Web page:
Imran`s party accuses CIA director of murder over drone strike
Islamabad: Cricketer-turned-politician Imran Khan`s party today sought the arrest of the CIA director and an alleged station chief for a recent drone strike that killed at least six Afghans, including three senior commanders of the dreaded Haqqani terror network.
The Tehrik-e-Insaaf Party (PTI) has written to the police in northwest Pakistan, identifying the alleged CIA station chief as Craig Osth and seeking his interrogation.
"Ministry of Interior should put his name Exit Control List as he may try to escape," the party`s spokesperson Shireen Mazari said in a press conference here.
The US Embassy remained tightlipped on the issue.
"I cannot comment anything on this. We are looking into it," an Embassy spokesperson told PTI when asked about Mazari`s statement.
Mazari said the American officer was responsible for the drone attack and said he does not have diplomatic immunity.
The letter also mentioned the name of CIA director John Brennan.
"Craig Osth and his allies (names not known yet) threw a GPS (Global Positioning System) device at a targeted house/car and the drone (Unmanned Aerial Vehicle), which is remotely controlled from undisclosed location, to strike at the target," the statement given to the police said.
Khan`s party was left embarrassed after the police in the Khyber Pakhtunkhwa province, ruled by it, registered an FIR against unknown persons.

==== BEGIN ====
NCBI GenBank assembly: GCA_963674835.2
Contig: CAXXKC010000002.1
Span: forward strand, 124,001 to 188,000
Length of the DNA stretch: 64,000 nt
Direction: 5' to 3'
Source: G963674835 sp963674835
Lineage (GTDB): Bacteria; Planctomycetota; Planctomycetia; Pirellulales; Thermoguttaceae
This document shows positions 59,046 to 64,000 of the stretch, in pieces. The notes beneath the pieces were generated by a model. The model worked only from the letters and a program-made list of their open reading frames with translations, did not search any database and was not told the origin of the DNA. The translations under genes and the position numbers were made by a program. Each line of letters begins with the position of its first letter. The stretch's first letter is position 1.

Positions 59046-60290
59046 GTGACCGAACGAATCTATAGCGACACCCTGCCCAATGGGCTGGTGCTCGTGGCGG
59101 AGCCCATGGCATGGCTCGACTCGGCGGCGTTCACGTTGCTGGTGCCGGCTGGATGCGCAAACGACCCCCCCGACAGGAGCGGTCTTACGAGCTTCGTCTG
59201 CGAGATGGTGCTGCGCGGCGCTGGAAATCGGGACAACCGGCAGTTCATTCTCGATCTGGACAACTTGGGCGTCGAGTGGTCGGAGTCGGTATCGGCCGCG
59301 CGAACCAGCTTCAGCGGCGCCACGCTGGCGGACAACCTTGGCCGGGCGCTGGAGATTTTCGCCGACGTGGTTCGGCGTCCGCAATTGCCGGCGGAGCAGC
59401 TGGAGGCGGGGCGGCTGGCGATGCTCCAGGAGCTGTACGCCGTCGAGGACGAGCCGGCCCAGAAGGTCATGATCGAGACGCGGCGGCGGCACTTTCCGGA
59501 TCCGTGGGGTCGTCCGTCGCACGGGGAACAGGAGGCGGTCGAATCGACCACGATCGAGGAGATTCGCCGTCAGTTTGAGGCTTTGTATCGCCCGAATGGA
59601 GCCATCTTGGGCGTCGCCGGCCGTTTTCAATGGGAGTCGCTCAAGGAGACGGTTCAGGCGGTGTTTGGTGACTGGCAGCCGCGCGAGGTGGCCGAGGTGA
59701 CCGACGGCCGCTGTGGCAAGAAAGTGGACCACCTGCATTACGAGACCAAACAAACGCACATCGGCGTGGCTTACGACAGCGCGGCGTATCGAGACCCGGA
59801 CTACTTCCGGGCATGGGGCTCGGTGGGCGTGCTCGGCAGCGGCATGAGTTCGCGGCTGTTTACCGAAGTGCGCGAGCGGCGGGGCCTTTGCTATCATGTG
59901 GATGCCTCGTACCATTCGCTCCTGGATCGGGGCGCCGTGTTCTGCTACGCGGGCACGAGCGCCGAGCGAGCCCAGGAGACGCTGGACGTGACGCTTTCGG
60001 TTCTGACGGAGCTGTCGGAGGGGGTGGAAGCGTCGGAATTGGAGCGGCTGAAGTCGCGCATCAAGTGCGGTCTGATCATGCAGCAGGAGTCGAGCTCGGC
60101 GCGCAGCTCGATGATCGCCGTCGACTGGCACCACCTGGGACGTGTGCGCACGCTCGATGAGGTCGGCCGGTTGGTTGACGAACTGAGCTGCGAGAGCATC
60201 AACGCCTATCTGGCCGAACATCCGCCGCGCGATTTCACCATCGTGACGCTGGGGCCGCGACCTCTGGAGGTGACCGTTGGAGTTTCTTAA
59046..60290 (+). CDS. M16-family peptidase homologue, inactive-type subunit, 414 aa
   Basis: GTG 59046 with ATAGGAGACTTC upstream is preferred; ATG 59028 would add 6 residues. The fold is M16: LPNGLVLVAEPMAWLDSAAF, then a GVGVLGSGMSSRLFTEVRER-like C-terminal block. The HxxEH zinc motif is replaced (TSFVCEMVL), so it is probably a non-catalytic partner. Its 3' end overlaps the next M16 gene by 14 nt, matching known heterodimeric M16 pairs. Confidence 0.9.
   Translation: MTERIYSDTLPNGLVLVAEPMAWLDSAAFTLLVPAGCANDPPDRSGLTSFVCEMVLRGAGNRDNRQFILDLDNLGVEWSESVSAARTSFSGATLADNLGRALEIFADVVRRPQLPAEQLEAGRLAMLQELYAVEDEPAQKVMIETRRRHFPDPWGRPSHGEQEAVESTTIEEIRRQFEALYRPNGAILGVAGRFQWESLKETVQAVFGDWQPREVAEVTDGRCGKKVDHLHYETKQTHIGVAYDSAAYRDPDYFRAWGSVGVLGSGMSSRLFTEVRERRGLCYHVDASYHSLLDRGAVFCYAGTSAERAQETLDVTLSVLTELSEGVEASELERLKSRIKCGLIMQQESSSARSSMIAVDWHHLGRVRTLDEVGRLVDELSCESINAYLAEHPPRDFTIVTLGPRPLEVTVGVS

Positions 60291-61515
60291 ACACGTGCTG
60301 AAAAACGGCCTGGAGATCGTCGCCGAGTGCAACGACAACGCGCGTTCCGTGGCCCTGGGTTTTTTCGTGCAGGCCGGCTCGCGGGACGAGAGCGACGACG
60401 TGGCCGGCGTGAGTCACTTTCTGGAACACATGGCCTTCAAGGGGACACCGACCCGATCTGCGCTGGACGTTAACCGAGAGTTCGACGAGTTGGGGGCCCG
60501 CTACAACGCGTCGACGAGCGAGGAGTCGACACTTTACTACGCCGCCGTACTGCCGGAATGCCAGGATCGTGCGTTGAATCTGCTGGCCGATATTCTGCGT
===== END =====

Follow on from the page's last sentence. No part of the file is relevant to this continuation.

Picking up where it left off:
Even though Imran and the Pakistan Foreign Office had claimed innocents and children were killed in the drone strike last week in Hangu, the FIR registered by the police said all the those killed were Afghans and there were no children.
Imran had promised to release pictures of the "victims" but has not done so yet.
This is now the first time that the name of the CIA station chief has been public.
In 2011, then CIA station head in Islamabad, had to leave after his name was leaked. The CIA Islamabad station chief is considered to be one of the US agency`s most important positions in the world.
In 2010, the CIA pulled its then station chief out of Pakistan after his cover was blown up in a lawsuit filed by relatives of drone attack victims.
One of the biggest operational base for CIA used to be Pakistan due to the security dynamic of the region.
After the CIA contractor Raymond Davis saga, and the May 2, 2011 operation by US commandos that killed al-Qaeda chief Osama bin Laden, Pakistan security forces had pressured the Americans to pull out many "private CIA contractors" operating in the country.